5. Hence, the point rather is how precisely the principle of Section 14(1) of the Act is to be applied to the facts of the case. The learned District Judge, in the first appeal, has come to the conclusion that Section 14(1) could not apply because Poornathachi, of her own volition, reduced her interest as a Hindu widow in the suit property to a life interest, a more restricted title not differing greatly from the interest of a mere maintenance-holder. I am doubtful how far this view of the document is justifiable. Further, this has nothing to do with the application of Section 14(1) which states in unambiguous terms that the property possessed by a female Hindu, whether acquired before or after the commencement of the Act, must be taken to have been held as full owner after the date when the Act comes into force. In this view, it is clear that though the two widows entered into some kind of arrangement for the convenient enjoyment of the estate of the late Singara Konar, Poornathachi was in legal possession of at least her half share or interest in the suit property absolutely at the time of her death.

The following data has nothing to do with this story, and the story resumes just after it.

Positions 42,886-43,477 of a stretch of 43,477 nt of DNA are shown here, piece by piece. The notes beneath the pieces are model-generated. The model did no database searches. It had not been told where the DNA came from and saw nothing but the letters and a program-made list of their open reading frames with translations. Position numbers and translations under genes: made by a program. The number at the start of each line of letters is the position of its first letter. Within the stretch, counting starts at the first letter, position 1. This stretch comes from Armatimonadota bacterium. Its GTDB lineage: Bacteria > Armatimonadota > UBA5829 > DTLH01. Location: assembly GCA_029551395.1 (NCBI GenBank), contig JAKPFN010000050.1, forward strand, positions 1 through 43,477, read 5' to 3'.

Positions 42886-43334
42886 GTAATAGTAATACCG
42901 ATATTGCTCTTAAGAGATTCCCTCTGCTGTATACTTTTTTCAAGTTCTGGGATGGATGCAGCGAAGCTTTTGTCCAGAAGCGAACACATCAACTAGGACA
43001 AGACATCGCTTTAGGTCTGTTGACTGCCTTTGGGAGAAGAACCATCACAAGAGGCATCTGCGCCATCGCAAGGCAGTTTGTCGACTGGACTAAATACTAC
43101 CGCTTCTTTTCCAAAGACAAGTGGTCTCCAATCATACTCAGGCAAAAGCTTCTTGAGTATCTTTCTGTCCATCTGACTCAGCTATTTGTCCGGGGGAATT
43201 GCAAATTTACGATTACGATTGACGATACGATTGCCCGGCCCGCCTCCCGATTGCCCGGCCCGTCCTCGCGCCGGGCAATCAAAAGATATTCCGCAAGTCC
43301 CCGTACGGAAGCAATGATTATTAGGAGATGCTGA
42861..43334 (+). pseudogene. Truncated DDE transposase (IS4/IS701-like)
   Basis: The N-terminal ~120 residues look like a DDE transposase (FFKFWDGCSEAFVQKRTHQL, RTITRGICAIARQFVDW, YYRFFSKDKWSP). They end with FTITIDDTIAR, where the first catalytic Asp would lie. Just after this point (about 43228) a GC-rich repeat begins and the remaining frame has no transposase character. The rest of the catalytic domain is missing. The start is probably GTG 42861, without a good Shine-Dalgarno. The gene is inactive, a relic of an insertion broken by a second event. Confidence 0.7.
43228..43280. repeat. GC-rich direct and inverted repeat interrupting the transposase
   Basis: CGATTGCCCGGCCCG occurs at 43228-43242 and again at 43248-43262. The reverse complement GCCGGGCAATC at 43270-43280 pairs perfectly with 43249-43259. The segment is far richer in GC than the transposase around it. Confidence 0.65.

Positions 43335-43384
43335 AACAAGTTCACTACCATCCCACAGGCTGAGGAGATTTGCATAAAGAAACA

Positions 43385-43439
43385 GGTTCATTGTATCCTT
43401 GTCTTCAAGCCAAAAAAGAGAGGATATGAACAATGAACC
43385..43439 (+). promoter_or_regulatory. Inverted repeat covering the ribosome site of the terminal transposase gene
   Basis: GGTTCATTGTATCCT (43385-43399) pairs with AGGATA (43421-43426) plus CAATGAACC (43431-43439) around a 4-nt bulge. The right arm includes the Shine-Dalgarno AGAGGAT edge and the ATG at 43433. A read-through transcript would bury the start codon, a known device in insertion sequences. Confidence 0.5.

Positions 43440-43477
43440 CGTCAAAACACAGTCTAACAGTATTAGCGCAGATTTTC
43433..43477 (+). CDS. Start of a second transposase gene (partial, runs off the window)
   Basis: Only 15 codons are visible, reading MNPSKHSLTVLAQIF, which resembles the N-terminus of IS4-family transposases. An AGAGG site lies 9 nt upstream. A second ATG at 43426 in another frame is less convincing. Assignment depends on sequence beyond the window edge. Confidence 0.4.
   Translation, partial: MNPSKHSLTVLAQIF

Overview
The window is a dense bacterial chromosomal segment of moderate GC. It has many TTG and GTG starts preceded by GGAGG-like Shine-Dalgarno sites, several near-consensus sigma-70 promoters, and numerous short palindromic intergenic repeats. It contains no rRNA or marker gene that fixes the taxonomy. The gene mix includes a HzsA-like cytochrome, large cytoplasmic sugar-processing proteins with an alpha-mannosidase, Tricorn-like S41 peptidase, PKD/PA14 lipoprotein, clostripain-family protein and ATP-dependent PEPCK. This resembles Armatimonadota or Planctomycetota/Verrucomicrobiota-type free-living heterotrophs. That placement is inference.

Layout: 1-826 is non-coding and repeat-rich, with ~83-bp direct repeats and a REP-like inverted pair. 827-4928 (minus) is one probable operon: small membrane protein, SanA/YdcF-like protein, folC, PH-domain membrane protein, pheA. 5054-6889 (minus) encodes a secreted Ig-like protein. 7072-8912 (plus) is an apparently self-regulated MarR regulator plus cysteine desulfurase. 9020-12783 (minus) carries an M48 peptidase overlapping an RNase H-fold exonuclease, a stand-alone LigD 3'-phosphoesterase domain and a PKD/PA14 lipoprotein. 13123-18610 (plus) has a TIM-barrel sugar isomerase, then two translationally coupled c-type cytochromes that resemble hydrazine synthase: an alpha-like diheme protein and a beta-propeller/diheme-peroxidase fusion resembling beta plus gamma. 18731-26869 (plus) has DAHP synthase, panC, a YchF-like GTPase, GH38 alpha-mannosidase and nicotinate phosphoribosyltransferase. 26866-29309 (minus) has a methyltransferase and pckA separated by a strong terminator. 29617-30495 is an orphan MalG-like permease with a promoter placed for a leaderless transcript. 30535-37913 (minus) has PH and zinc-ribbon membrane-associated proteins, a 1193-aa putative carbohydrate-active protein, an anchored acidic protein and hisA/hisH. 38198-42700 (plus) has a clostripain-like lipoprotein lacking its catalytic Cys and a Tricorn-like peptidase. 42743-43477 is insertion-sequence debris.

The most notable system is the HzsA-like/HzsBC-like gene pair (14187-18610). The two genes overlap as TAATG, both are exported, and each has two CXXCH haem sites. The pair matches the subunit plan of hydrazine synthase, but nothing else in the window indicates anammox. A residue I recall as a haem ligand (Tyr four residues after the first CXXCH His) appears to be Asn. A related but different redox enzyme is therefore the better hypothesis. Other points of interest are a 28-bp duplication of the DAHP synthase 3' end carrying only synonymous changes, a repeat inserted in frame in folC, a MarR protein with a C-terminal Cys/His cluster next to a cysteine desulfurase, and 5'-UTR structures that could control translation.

I cannot hold that she was in such possessionof the other half share, since the deed of release isa unilateral document which might not bind theother widow (first plaintiff). In this view, Poornathachi would become the absolute owner of her undivided half interest in the suit property at thetime, Act XXX of 1956 came into force. With regard to this interest, the suit against the defendant (appellant) who is entitled to the interest ofPoornathachi as a settlee must necessarily fail. Thetrue remedy of the parties, if they wish to dividethe suit property is to do so in appropriate proceedings for partition. The second appeal succeeds to this limited extent and is allowed accordingly. I further direct that, if so advised, theparties may apply in this suit itself for the appointment of a Commissioner, and for the passingof final decree for partition in respect of the halfshare of each. The parties will bear their owncosts throughout. No leave.